The U.S. Department of Education announced on Sunday that it would cancel the student debts of thousands of teachers who saw their grant aid turned into loans under a federal financial aid program, NPR reports.
The move, which comes amid pressure from the media and federal lawmakers, brings relief to thousands of teachers who received grant aid under a federal program for teacher-candidates planning to work in low-income areas, only to have those grants converted to loans due to paperwork processing issues.
The Teacher Education Assistance for College and Higher Education, or TEACH grant, was created in 2007 to encourage more educators to work in high-needs areas. Aspiring teachers are eligible for up to $4,000 in grant aid if they teach in certain subjects, like math or science, in low-income schools for at least four years within the eight years after they graduate.
Every year, teacher-recipients must fill out a certification form affirming that they are continuing to meet the requirements of the program. If they don’t fill out the form—or if it is even as much as a day late—teachers’ grant aid can be turned into unsubsidized loans, even if they are still meeting the teaching criteria.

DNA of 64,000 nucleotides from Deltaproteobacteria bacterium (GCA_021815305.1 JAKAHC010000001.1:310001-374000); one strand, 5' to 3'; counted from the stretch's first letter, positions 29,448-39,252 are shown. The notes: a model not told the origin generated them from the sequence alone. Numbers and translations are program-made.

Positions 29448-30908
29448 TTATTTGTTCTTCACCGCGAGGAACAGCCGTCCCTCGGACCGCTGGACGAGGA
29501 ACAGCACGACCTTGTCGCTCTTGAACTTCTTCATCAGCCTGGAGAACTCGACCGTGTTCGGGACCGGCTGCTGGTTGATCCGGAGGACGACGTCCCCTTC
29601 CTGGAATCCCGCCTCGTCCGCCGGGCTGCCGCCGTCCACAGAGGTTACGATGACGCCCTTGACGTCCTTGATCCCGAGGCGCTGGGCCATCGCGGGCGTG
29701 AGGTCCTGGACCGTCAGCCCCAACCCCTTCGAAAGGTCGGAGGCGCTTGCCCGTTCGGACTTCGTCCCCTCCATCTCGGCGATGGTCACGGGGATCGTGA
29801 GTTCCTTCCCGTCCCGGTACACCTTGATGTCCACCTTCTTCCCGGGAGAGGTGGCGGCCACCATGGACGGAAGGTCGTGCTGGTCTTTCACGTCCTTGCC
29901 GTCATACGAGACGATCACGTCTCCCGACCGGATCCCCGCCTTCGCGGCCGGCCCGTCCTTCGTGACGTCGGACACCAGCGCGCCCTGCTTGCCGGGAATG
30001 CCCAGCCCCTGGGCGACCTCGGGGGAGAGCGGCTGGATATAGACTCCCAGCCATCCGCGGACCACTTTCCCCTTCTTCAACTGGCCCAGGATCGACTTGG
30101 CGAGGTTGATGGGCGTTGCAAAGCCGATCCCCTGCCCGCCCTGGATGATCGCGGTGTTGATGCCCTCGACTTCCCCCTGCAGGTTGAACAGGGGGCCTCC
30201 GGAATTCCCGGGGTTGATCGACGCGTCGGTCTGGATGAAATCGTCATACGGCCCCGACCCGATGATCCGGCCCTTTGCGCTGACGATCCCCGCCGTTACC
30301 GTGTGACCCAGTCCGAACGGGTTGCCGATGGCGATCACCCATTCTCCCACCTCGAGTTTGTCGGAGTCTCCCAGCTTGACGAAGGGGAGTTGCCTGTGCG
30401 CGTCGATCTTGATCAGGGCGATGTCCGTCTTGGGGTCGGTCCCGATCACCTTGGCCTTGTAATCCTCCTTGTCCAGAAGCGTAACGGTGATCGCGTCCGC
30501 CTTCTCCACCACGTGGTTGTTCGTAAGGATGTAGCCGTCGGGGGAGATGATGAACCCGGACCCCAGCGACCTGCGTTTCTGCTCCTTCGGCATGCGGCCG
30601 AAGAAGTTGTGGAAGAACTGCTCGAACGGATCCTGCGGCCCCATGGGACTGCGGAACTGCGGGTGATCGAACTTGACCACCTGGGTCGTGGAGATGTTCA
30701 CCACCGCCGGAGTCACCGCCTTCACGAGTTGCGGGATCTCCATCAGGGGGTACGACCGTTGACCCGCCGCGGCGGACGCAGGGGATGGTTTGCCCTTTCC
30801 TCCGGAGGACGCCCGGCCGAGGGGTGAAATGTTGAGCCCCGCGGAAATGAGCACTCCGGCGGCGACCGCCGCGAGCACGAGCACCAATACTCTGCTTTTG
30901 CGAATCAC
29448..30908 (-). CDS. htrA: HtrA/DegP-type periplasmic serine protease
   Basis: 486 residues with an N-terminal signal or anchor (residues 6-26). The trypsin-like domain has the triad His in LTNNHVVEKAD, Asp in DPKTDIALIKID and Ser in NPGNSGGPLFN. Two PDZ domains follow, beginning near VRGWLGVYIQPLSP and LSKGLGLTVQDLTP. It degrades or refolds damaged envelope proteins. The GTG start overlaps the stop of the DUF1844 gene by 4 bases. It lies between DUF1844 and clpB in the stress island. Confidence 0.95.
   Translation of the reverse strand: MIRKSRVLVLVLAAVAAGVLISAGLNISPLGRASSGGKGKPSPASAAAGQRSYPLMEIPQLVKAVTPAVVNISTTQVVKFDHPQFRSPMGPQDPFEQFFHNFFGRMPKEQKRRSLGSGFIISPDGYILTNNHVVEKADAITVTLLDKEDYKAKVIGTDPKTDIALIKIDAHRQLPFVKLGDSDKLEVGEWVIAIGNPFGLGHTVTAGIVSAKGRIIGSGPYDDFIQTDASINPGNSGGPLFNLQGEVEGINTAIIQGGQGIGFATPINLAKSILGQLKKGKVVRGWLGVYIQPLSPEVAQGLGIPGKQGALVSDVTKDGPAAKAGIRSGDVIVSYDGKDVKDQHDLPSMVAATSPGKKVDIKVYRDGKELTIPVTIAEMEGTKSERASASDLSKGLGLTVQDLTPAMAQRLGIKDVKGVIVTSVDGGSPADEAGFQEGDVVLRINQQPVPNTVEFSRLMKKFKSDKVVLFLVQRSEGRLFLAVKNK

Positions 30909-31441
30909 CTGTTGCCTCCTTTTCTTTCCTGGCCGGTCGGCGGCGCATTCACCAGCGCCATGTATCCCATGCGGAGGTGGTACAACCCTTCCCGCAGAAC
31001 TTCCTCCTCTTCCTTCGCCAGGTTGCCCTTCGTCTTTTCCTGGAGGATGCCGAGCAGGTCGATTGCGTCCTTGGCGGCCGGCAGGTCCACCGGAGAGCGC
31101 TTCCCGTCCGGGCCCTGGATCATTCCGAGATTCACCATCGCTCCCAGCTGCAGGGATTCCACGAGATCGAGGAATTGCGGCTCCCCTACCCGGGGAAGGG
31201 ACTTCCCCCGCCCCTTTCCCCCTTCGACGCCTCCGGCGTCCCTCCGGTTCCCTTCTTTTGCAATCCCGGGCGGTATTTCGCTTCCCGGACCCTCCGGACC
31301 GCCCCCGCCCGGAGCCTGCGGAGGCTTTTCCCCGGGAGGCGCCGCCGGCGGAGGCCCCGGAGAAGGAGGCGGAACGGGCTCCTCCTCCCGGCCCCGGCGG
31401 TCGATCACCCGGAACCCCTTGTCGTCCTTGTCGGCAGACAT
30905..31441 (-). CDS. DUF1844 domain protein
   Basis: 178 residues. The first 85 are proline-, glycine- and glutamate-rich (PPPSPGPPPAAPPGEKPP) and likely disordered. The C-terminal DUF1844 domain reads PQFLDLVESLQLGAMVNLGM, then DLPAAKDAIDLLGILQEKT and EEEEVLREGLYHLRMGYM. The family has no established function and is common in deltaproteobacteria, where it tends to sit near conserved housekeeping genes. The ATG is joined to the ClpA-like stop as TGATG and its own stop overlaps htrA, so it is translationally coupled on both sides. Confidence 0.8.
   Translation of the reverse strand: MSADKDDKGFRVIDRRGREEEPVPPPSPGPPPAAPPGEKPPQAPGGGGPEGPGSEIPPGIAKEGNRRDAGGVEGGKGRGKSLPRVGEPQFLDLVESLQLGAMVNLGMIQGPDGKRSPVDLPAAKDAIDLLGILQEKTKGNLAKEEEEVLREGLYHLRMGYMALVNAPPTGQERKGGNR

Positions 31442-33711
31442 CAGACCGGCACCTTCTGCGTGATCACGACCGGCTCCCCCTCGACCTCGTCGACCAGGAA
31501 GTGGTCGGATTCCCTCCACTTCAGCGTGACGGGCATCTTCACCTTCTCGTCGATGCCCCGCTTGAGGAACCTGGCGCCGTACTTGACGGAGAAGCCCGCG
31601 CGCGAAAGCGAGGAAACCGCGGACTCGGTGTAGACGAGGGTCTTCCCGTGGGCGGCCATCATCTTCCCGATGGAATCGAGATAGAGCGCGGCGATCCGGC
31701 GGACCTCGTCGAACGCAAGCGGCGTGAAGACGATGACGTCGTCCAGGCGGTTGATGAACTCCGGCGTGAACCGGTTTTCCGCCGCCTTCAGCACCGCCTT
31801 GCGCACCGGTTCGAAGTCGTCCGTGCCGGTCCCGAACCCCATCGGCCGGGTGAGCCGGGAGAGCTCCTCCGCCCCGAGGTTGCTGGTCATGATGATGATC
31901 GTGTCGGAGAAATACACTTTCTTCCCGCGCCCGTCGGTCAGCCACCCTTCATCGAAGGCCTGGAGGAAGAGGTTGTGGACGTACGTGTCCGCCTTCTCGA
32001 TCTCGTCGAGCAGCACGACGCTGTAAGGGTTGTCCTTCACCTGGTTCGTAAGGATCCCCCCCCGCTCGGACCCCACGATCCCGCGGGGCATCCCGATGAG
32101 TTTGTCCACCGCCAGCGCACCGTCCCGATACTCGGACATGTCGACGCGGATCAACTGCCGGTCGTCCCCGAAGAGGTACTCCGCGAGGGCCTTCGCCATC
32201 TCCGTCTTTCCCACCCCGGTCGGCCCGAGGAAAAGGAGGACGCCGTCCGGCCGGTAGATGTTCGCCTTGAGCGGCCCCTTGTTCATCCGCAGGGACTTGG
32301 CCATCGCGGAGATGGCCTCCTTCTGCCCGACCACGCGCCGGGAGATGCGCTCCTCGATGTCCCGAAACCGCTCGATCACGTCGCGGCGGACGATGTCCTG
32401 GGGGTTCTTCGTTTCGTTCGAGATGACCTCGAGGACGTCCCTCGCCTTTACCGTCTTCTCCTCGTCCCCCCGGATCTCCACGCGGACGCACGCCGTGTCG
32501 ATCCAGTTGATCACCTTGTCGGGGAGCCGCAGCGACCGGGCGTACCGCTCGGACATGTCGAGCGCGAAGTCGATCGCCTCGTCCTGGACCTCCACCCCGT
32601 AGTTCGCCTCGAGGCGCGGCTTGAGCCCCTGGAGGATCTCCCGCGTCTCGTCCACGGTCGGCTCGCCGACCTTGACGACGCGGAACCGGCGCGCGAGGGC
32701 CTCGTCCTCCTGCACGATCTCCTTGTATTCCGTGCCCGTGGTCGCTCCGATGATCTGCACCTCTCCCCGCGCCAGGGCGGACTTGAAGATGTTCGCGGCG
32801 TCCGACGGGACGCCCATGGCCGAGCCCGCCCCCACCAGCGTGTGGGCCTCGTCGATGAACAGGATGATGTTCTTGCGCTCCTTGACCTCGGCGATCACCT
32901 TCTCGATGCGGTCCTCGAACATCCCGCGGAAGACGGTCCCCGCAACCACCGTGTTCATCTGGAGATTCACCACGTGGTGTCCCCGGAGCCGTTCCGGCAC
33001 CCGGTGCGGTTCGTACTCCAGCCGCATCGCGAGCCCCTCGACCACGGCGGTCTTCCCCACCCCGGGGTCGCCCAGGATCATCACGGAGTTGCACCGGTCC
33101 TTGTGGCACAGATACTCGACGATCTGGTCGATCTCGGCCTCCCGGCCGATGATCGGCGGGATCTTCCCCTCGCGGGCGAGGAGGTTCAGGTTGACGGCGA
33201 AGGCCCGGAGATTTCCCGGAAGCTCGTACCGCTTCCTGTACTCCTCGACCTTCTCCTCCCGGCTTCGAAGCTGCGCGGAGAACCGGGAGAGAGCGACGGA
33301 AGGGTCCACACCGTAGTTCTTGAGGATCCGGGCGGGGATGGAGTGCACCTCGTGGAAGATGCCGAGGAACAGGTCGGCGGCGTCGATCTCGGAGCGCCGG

This is what happened to thousands of teachers participating in the TEACH grant program, according to a report released by the department in March. The report, first obtained by NPR, found that 19 percent of recipients whose grants were turned into loans hadn’t known that they needed to complete the recertification process, while 13 percent said that they ran into challenges during the process that prevented them from completing it.
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Now, teachers whose grants were turned into loans as a result of paperwork problems will be able to request relief under what the department is calling a “reconsideration” process. Any teacher who has met or is currently completing the program’s teaching requirements within the eight-year service window is eligible to have their debts erased, according to the department’s website.
As part of this process, the department will also reconsider the cases of 10,000 teachers whose grants were converted to loans, apparently due to errors made by an outside company that was managing the program, NPR reports.
The department plans to release instructions by Jan. 31 explaining how to apply for the reconsideration.
For some teachers, the department’s move could cancel thousands of dollars of debt. Kaitlyn McCollum, a public school teacher in Columbia, Tenn., told NPR that she now owes more than $24,000 in loans and interest after she was told that her recertification form had arrived late one year.
These grant-to-loan conversions have been a long-standing issue with the TEACH grant. In a 2015 report, the Government Accountability Office found that one-third of grants awarded through the program ended up being converted to loans. That report called on the education department to examine what was causing these high conversion rates.
Read NPR’s full story here.
A version of this news article first appeared in the Teacher Beat blog.